Acoustic Monitoring At Herbert Hoover National Historic Site

A portable weather station and sound monitoring instrument set up in a field.
Acoustic monitoring equipment

NPS Photo by Adam Prato

Why Study Sound?

Surveys of Americans have revealed that many think the chance to experience natural quiet and the sounds of nature was a very important reason for having national parks. Most park visitors consider enjoyment of natural quiet and the sounds of nature as compelling reasons for visiting national parks.

Sound At Herbert Hoover

In May and June of 2013 scientists from the NPS Natural Sounds and Night Skies Division used acoustical monitoring equipment to study sounds at Herbert Hoover National Historic Site. They collected sound pressure level data, meteorological data, and continuous audio from one site between the Gravesite of President and Mrs. Hoover and the tallgrass prairie for approximately 30 days. The results gave a snapshot of sound levels within the park, and are intended to provide the park with baseline information to inform management decisions.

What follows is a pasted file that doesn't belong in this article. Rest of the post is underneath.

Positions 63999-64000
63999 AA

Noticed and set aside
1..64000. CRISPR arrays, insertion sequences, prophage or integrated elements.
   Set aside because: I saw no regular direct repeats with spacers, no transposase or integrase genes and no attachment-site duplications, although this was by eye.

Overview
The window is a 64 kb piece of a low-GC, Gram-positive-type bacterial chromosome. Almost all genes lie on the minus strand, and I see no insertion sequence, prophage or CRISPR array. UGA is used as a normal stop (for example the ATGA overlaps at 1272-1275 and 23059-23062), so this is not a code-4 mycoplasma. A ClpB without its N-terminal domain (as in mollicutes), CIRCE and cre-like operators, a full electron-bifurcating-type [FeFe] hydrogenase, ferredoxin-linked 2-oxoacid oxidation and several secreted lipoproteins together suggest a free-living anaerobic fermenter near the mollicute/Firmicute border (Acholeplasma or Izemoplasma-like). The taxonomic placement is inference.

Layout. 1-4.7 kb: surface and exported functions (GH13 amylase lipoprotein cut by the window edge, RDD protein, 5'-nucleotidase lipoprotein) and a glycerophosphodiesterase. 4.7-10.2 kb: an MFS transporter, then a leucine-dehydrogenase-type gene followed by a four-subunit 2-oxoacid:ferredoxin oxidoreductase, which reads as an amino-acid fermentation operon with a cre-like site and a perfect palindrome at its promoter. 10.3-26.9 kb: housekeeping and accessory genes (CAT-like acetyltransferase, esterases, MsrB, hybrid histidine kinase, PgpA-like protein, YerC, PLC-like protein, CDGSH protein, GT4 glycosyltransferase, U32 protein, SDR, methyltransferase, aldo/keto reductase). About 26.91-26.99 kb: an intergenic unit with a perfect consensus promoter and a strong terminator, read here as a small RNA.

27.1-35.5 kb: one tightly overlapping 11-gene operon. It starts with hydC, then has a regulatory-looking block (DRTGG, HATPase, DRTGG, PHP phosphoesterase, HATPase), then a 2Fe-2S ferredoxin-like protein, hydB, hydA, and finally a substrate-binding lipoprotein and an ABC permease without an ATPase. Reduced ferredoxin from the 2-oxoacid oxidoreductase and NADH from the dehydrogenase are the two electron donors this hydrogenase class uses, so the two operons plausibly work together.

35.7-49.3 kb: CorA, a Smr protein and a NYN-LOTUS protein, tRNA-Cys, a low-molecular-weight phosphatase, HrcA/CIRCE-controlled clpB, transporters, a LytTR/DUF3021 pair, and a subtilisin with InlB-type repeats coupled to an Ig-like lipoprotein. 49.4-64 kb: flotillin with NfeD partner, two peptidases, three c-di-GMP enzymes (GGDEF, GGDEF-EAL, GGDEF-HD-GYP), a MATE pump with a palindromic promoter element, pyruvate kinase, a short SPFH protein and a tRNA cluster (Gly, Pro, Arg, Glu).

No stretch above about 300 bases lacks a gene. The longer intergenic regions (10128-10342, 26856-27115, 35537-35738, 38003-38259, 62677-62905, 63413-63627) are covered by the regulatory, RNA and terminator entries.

Human-caused noise was audible nearly 100 percent of the time in HEHO’s acoustic environment. A detailed analysis of audibility at this site found that four major noise sources (aircraft, building sounds, grounds care, and vehicles) contributed significant amounts of noise to the acoustical environment. Vehicles were the most common source of human-caused noise at HEHO, and were audible 90 to 100 percent of the time at all hours of the day and night. This was primarily from traffic on nearby Interstate 80, but also included sounds of vehicles from park visitors and local residential traffic.

Building sounds, which included HVAC systems associated with park buildings and the ringing of nearby church bells, could be heard up to 9 percent of the time between the hours of 8 a.m. and 7 p.m. Sounds from grounds care (like lawnmowers and leaf blowers) could be heard up to 25 percent of the time between the hours of 7 a.m. and 4 p.m. Aircraft were heard less frequently than other prevalent sound sources, but could still be heard up to 5 percent of the time during both day and night. Other sounds heard during the monitoring period included trains, people, and the alarm from the West Branch Fire Department. Despite the relatively high levels of human-caused noise, was audible over 25 percent of the time, and birds were audible nearly 100 percent of the time during the day.

Source

Nelson, M.D. 2014. Herbert Hoover National Historic Site: Acoustic monitoring report. Natural Resource Technical Report NPS/NRSS/NRTR—2014/884. National Park Service, Fort Collins, Colorado.